Soon after the Bixby standoff, the Intelligence Report has learned, the Abbeville sheriff's office had a surprise visitor: Anderson's Robert Clarkson, longtime rabble-rouser, rebel-flag supporter and organizer of tax-protest groups like the Carolina Patriots and the Patriot Network.

Clarkson claimed he wanted to offer "helpful information." Instead, officials say his visit only raised suspicions about the Bixbys' possible connections with other upstate "Patriots."

The Bixbys paid at least one known visit to the League of the South store, and there's plenty of merchandise that might have piqued their interest. Alongside the expected array of "Dixie Forever" t-shirts, shot glasses, pocket knives and pickled goods in Mason jars, the Bixbys would have been able to peruse Patriot publications like The Truth newspaper out of Toccoa, Ga., purchase a sepia-toned portrait of John Wilkes Booth, and delve into conspiratorial literature with titles like "The Empire Comes Back!" and "Our Guns/Our Rights/Our Future?"

Even the League's recruitment materials often read like militia propaganda. After recommending "self-defense through firearm ownership," one pamphlet warns, "Without the ability to force real and potential tyrants to honor our Constitution and Bill of Rights, we will fall into abject servitude, and our children and grandchildren will curse our memory as they toil under a godless, socialist regime. ... Join the League of the South and say, 'Not me, not my family, not my way of life. I choose to keep my rights and live free!'"

Lest this sound too incendiary, the pamphlet adds a disclaimer that seems darkly ironic after what Abbeville saw on Dec. 8. "Remember, it is only the tyrant who fears honest citizens with firearms. Responsible governments have nothing to fear from an armed populace."

The Bixbys' interest in the League — however serious or casual it might have been — has made some Abbevillians think twice about the storefront they're accustomed to looking away from. "The League of the South has always been our little birthmark," says Karen Berney. "It was here, but it didn't make us unhealthy. Now you wonder."

Nobody in Abbeville has more to wonder about than those closest to Deputy Wilson and Constable Ouzts. Deputy Wilson's fiancee, Verteema Chiles, spent Dec. 8 in an agonized wait-and-see mode with Wilson's sisters (two of whom also work in law-enforcement) and extended family. Wilson's National Guard unit was headed to Iraq in January, and he and Chiles were planning — Lord willing — to marry this summer.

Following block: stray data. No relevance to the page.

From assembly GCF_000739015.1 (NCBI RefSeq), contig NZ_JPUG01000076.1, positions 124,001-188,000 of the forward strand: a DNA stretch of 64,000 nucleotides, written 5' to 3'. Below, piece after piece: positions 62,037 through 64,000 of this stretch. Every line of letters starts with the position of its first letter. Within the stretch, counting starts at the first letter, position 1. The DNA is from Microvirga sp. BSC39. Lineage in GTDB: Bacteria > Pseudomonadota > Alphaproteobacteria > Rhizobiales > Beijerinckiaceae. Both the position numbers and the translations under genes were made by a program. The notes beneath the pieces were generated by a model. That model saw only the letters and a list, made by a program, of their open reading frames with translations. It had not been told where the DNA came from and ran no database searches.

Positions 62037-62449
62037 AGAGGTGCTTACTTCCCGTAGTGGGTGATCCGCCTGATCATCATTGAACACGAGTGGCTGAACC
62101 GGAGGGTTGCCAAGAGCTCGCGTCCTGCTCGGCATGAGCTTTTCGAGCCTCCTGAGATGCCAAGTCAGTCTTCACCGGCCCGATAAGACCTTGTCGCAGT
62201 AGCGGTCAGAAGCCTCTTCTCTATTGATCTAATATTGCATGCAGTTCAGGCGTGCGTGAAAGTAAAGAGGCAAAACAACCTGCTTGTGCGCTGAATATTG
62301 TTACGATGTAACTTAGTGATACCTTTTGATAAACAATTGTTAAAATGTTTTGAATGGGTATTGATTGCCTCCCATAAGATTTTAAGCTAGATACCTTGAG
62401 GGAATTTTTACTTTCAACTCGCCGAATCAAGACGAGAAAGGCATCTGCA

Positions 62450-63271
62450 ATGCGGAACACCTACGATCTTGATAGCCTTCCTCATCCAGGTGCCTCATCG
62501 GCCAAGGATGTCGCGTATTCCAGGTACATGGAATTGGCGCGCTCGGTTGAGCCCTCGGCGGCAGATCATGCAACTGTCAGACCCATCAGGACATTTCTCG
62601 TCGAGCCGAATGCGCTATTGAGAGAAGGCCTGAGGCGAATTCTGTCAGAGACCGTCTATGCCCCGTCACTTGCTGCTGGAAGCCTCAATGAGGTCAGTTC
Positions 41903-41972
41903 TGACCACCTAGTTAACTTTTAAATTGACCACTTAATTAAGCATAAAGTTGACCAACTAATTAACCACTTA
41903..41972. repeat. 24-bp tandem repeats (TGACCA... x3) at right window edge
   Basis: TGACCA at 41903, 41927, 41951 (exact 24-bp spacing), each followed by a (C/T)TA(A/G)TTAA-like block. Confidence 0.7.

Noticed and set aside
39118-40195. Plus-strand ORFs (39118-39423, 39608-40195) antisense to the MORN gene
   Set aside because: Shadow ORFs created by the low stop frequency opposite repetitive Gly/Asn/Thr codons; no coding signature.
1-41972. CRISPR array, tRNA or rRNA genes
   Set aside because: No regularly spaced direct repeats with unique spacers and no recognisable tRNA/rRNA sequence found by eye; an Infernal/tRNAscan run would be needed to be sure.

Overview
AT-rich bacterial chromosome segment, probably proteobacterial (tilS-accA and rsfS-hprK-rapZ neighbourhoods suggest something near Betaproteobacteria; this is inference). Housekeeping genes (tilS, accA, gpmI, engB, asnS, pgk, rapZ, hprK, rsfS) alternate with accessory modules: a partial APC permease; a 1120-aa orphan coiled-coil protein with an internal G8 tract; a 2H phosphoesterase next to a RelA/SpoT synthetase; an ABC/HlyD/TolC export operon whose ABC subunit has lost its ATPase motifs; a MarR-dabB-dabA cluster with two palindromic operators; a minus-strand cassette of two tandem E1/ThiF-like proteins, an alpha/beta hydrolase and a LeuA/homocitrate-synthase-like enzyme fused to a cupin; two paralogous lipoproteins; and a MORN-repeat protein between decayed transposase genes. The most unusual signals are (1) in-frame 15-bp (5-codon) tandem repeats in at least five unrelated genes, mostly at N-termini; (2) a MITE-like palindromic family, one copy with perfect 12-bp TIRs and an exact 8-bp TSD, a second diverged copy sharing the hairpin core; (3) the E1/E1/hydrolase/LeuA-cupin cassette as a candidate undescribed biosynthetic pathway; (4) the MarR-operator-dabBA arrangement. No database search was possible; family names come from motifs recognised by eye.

"We kept getting bits and pieces from TV, from people in the community," she recalls. "Both officers are dead — no, just one. Danny's been rescued — no, he hasn't. It went on all day. We didn't know anything until late that night, when somebody called to tell us, 'They got Danny Boy, but he might be dead.' So we all bust out crying and consoling each other. And then the sheriff's office said it hadn't been confirmed, so we thought there was some hope left and drove over to the scene.

"And then to have this dude come out and say, 'It's been confirmed.'" She breaks off, momentarily overcome.

Once they knew the deputy was dead, his folks hoped they'd also learn how he died. "They led us to believe he died instantly," says Chiles, "and I want to believe that. But we didn't get to see his body that night — not until that Friday morning, right before the public viewing. It just made you wonder if the rumor was true about him being tortured. I saw a picture that showed bruises on his head. And they put handcuffs on him after they dragged him inside.

"Why would you put handcuffs on a dead man? They told me, well, they thought he could have been faking it or something. But you wonder what happened in that house. My only hope and wish is that he didn't see it coming."

The broader mystery, for the officers' survivors and everyone else in Abbeville, is why anyone had to be killed that day. "I just can't believe Danny died over a piece of land, a strip of land," says Chiles. "I can't rationalize it. Why?"